Have we entered a new world where solitude imposes different meanings or project images upon our psyche unlike those of the past? Is it possible to attain solitude and communion with our inner utopian realm of surreal euphoria in a world that has become electronically digitized in practically all aspects? One must speculate, if not indeed seriously contemplate the possibility that regardless of progress, we still live in a state of self-imposed solitude, where true love is a state of mind existing only within phantom-like parameters in a surrealistic world that only the shaman of the past, that once existed within all of us, was able to infiltrate.
When Aureliano Buendía decipher Melquíades’ parchments he recognized that it was a divination of the last century, written before it began, the century of solitude that included his own destiny never to leave the room he was in, a perpetual life in solitude. The script could never be repeated. He said that races condemned to one hundred years of solitude did not have a second opportunity on earth. Is this not Márquez condemning the past as an unsuitable model for the future, a failure that must be rectified by the introduction of something better, something that must come from within, something imaged in the dreams of men who live in solitude? A new Maconda.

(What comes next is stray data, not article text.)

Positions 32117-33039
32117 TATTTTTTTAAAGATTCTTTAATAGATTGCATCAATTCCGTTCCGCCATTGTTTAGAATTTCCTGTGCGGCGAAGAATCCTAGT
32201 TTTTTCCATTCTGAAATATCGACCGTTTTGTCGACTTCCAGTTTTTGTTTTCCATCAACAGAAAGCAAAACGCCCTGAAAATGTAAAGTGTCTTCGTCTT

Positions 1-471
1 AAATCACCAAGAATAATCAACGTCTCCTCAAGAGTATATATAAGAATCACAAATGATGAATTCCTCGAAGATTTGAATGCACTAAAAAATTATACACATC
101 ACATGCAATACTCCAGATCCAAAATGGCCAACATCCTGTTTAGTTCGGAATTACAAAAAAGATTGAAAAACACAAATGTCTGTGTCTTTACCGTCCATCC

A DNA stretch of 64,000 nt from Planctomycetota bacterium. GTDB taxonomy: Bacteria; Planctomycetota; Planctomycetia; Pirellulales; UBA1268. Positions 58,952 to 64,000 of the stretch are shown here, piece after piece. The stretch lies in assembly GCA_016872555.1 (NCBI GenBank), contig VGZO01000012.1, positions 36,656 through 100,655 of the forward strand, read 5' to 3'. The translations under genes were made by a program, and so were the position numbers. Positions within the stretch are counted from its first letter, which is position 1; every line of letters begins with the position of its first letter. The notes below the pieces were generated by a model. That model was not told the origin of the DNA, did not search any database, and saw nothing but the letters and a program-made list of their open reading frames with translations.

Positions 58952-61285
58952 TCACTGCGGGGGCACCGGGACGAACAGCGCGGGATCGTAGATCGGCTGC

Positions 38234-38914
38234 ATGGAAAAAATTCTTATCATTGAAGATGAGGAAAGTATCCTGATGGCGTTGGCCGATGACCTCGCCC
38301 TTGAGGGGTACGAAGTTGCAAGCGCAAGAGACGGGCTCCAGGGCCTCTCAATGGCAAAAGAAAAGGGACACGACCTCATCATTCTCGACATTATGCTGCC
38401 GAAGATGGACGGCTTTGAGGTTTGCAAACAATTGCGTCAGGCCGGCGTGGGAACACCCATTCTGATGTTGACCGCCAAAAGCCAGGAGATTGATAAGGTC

In an era of literary renaissance, Márquez became an impressionist with a profoundly different way of writing a novel. He created a literary cocktail of sharply focused realism, blended with surrealistic impressionism and abstractions, flavoured with dashes of sexuality and religion. His masterly ability to intertwine bizarre fantasy or completely absurd magic with realism and abstract nuances of solitude changed the way in which the literary map of the world is interpreted.